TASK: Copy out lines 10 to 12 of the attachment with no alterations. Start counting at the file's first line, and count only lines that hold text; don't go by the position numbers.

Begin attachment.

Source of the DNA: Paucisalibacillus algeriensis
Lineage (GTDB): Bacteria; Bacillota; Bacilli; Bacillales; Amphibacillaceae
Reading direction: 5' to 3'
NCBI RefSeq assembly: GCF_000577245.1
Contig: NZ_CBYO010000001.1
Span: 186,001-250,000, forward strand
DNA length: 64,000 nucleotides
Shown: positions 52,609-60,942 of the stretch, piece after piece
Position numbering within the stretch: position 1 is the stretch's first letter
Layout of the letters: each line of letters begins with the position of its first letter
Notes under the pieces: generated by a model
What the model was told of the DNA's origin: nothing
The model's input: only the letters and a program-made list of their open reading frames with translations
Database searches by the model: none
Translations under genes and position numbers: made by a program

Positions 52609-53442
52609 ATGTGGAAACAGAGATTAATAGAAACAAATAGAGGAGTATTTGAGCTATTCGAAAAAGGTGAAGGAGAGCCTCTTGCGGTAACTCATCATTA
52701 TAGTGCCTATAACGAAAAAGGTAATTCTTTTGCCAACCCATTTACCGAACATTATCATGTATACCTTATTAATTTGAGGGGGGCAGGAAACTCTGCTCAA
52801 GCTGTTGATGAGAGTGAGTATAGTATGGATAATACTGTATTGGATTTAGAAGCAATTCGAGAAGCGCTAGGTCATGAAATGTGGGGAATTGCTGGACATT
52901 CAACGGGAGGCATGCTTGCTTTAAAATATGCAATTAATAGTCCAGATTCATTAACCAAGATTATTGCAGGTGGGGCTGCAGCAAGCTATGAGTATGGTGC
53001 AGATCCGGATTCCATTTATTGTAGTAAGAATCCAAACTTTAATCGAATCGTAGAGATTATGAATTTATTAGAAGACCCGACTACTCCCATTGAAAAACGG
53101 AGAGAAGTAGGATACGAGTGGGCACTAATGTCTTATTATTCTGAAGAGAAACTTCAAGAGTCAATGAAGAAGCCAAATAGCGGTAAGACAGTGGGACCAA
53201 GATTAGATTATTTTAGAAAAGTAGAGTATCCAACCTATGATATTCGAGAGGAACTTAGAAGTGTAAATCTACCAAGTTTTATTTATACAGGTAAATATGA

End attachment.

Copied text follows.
Layout of the letters: each line of letters begins with the position of its first letter
Notes under the pieces: generated by a model
What the model was told of the DNA's origin: nothing